Prince Nicholas

His mother was having better luck with her daughters. A dedicated matchmaker, Marie was determined to see the three girls nothing less than queens. Elisabeth had become Queen of Greece—a queen without a throne, it was true, and soon to be without a husband, for the marriage did not work out. Mignon, the second daughter, had taken King Alexander of Yugoslavia for a walk in the forest at Sinaia and come back engaged.

Mignon

Marie, finding her country in a grim mood, swept off on travels. She took England by storm, danced a quadrille with King George and Queen Mary, and wrote a piece for a daily newspaper called “My Ideal Man”. Her fan-mail was delivered in a truck and it added up to one massive outburst of praise for her good looks, courage, charm, stamina, artistry, authorship, botany and tapestry-work. A journalist on the Toronto Star called her “a first-rate bridge-player, a second-rate poetess, a very high-grade puller of European political strings . . . who uses more make-up than all the rest of the royal families combined

Queen Marie

Her favourite home was more of a seaside villa than a palace. Ferdinand did not sleep here. He died before the Quiet Nest was completed. His widow did, and whom she might have slept with supplies legends for guides to entertain western tourists with. To be fair, they are only retelling gossip which circulated during Marie’s lifetime—gossip which is purged of its original malice for, as the manager of the Balchik rest-home says, ‘What is the use of being a Queen if you can’t take a lover?’

Quiet Nest

The boatman Hassan; the head gardener who cultivated for her a black rose; the Italian architect Fabrice … in the Balchik story they join the list of lovers. The list is headed by the Crown Prince of Prussia and Waldorf Astor of Cliveden, whose wife Pauline complained that Marie was writing to him every day, and must stop it. It continues with Rosciori hussars, Russian grand dukes, a Polish count, a German envoy, Colonel Joe Boyle, Prince Stirbey, two or three minor Romanian politicians, Colonel Eugen Zwiedeneck, a young aide at Balchik . . . A younger member of the royal family says: ‘Great-grandmama was very naughty. Stable-boys and everything.’

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In 1930 came the sensational return of the exile: Prince Carol, the dispossessed heir who marched on Bucharest and accomplished a quiet coup against his little son.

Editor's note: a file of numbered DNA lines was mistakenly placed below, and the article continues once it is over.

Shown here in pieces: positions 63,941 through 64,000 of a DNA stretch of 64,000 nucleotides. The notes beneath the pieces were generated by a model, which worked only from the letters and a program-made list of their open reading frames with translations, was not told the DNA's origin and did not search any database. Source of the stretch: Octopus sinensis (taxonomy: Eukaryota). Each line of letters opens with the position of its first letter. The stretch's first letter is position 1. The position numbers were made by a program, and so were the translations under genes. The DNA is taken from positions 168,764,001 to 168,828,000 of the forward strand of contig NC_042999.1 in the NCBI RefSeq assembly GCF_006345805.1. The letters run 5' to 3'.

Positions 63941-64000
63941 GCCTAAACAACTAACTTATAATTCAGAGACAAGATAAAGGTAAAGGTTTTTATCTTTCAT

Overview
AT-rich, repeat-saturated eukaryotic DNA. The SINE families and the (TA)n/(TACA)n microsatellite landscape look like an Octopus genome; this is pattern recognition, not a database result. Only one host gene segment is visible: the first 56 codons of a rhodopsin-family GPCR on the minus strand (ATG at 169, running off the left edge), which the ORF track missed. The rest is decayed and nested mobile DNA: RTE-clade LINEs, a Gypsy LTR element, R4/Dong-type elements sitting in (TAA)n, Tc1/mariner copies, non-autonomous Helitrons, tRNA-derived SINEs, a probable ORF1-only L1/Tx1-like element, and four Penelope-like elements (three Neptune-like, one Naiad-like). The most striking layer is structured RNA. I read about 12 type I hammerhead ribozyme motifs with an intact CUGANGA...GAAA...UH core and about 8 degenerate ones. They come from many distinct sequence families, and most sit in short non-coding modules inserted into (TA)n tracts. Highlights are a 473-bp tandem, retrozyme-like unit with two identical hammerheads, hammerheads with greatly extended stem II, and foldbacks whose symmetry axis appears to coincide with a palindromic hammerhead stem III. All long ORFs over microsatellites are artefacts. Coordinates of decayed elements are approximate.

History and the popular press have been hard on Carol II of Romania. He is a weak-chinned would-be dictator, a drunkard, intriguer and womaniser; a Byzantine character. Close to former royal circles, they speak with some embarrassment of the defect which destroyed the dynasty :

‘I hardly know how to put it . . . Carol was . . . well, you know about Cleopatra’s nose ? Half an inch longer, and the history of the world might have … it wasn’t Carol’s nose, it was another organ… half an inch shorter, and our history . . . you follow me? Lupescu was the only woman who could … eh? You understand?’

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Published in: on November 3, 2010 at 8:21 am  Comments (37)  
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fumbling towards ecstasy

Brothel keeper Sarah Prendergast was best remembered for an amusing scandal involving the Earl of Harrington  in 1778.

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“Known as a person of the most exceptional immorality, the Earl was nicknamed “Lord Fumble” because of his sexual preferences. At one stage he had a harem in his mansion which comprised a Negress in a feathered turban, a young girl in pseudo-classical dress, another dressed as a country wench as well as a mandolin player.

Buttered Beauty

On the evening in question he rejected the three resident whores Sarah offered him, so she sent out for a couple of “fresh country tits” from another establishment, Mrs Butler’s.

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The doddery old Earl indulged in manual dalliance to his satisfaction but only gave the girls three guineas each which was rather less than they expected. When they returned to Mrs Butler’s she demanded her share of the money, taking the girl’s clothes off them when they refused to pay up. Police were called and both Mrs Butler and her husband were arrested.